There are over 200 million blogs on the Internet, so how do you cut through the noise and stand out in the crowd? A quality blog boasts great content, a powerful voice, and relevant, useful information. The problem is, putting all of those pieces together, understanding how to find the right audience, and marketing your blog is no easy juggling act.

Join the founder of Blacksburg Belle and author of Marketing for Creatives April Bowles-Olin for a comprehensive course dedicated to teaching you how to write, create, and market a successful blog. Drawing on the same methods she’s used to help successful entrepreneurs around the world grow their online presence, April will teach you how to find your own voice and get more comfortable writing like yourself. You’ll learn how to develop a strong editorial strategy, attract the right readers and write engaging headlines that will drive traffic to your site. April will also explore some of the key problems that hold bloggers back -- from writer’s block to boredom to insecurity about what you’re writing -- and explain how to overcome them. Best of all, April will teach you how to save time and have fun while contributing to the success of your blog.

After just three short days with April, you’ll possess the perfect foundation for better copywriting and creating a powerful, traffic generating blog.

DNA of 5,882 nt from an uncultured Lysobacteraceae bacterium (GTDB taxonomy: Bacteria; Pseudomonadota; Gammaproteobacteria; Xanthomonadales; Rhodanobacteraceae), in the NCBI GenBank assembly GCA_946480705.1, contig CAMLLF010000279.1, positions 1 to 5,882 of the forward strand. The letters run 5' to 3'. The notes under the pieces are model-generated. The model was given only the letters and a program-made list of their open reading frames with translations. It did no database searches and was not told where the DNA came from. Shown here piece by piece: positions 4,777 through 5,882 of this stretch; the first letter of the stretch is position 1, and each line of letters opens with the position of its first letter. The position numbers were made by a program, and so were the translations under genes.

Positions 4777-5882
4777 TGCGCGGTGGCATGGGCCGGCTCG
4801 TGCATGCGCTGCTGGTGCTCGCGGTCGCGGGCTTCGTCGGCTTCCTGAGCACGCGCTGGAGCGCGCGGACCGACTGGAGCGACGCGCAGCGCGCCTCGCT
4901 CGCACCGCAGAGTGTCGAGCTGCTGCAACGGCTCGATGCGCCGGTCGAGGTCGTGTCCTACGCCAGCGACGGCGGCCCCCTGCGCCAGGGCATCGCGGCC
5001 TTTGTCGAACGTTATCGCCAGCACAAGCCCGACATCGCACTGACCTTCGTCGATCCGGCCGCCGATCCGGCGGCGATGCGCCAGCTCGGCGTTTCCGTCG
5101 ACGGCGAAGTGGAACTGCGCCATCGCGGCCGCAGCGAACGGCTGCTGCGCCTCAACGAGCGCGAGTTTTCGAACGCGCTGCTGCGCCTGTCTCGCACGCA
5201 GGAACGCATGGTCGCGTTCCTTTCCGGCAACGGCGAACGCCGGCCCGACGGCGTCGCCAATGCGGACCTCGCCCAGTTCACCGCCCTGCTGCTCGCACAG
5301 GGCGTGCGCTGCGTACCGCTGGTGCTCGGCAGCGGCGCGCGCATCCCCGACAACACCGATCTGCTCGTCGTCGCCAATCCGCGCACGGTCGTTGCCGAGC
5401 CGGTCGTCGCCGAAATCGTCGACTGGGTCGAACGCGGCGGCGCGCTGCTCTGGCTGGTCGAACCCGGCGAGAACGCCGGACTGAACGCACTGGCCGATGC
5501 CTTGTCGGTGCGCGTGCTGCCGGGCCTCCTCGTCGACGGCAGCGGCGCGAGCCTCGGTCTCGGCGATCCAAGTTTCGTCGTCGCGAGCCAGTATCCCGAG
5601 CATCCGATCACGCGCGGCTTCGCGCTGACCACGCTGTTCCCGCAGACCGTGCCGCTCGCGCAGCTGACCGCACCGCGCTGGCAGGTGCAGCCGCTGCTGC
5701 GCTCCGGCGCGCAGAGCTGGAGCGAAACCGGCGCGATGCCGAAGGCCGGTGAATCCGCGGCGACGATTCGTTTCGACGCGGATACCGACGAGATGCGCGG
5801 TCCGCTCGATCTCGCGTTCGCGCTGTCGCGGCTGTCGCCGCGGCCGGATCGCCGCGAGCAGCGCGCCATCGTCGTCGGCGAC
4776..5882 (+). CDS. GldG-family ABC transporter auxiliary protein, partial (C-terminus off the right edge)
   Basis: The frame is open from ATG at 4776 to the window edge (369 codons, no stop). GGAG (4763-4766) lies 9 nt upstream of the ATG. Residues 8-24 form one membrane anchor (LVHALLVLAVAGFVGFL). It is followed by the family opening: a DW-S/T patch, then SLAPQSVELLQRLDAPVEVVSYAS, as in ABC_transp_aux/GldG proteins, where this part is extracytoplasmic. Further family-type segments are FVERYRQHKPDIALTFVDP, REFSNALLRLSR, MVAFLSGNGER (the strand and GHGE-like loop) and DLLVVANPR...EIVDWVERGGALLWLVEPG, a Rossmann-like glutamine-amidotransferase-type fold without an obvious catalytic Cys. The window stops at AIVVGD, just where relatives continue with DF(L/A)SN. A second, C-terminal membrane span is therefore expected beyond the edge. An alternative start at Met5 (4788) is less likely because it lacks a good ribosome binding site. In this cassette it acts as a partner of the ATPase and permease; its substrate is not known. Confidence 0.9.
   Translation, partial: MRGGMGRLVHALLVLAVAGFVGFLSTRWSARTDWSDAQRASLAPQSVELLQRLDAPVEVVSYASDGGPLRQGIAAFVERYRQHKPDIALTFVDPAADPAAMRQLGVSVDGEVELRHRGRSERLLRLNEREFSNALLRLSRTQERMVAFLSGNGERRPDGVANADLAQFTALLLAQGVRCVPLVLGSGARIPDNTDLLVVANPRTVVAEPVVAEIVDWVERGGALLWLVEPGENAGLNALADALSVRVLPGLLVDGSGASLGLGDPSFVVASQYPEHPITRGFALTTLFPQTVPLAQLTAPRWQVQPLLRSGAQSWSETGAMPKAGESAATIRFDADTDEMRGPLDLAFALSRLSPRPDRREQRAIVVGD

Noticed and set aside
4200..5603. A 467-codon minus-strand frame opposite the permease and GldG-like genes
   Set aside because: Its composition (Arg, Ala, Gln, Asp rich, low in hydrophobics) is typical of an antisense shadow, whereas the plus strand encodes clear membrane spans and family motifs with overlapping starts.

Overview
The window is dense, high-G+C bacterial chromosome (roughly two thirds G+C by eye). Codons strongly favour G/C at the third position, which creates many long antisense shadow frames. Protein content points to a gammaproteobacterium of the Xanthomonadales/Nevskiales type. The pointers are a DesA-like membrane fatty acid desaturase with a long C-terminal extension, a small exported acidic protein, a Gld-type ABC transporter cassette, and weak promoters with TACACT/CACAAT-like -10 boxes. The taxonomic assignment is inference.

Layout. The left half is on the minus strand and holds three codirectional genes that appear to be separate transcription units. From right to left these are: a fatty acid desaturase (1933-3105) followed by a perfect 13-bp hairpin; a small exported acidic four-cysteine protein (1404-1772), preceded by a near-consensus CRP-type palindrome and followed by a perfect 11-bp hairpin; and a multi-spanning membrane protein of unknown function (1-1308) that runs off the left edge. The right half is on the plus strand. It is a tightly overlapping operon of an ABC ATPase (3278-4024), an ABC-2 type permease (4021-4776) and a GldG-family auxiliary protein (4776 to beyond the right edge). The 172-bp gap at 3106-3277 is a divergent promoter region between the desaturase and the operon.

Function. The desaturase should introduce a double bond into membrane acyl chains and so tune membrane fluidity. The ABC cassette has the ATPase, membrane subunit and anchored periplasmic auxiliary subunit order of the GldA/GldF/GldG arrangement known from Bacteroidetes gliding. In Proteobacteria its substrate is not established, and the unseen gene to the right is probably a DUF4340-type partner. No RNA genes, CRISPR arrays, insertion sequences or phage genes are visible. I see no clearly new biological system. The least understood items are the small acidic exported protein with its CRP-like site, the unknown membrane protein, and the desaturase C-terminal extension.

This course is absolutely amazing. April is so enthusiastic and inspiring. It is clear she has spent a lot of time preparing for this course with a wealth of useful information in the videos and the workbook and the resource pack. Having just launched my new photography website, I have been looking for ideas and help with the blog- a new area for me. This has made me feel excited about my business. It's helped me plan my blog posts for the coming months and highlighted the importance of a good blog for keeping a website fresh. I found myself excited for each new video and sad when it was all finished! I've purchase a few courses through Creative Live but this is my favourite so far and April has a lot to do with that.

Kristina Zambrano

Where to start? ... Um I took my blog to the groomer ha! you guys must be thinking how on earth you take a blog to the groomer pretty easy actually you just go and click where it says "Build a Successful Creative Blog with April Bowles and you are taking it to the groomer. Now leaving my pet-related talking if you are creative and have no idea where to start in blogging this is your place to start she (April) will teach you everything about the blog world with a touch of joy, fun and creativity. She will take you from Zero, Nada, Nothing to Something or better say to a brand new groomed blog. And if you need more to convince you to get this workshop you just read April Bowles "26 post you gotta read - blog tour" and if that doesn't make you get it, then you are totally not ready to Blog. Thank you so much April for everything you shared with us.


This course gave me both the impetus to begin the blog whose domain I was sitting on for nearly a year and the skills to do it well. April was - and still is - supportive and helpful to all of the people who participated in the course. It became a community of people, supporting and helping each other to follow through with the amazing instructions that she gave us during the course itself. The resources she gave us are still useful, and the connections I made on her site and the sites she pointed us to have made my blog successful in only a few months. AWESOME course!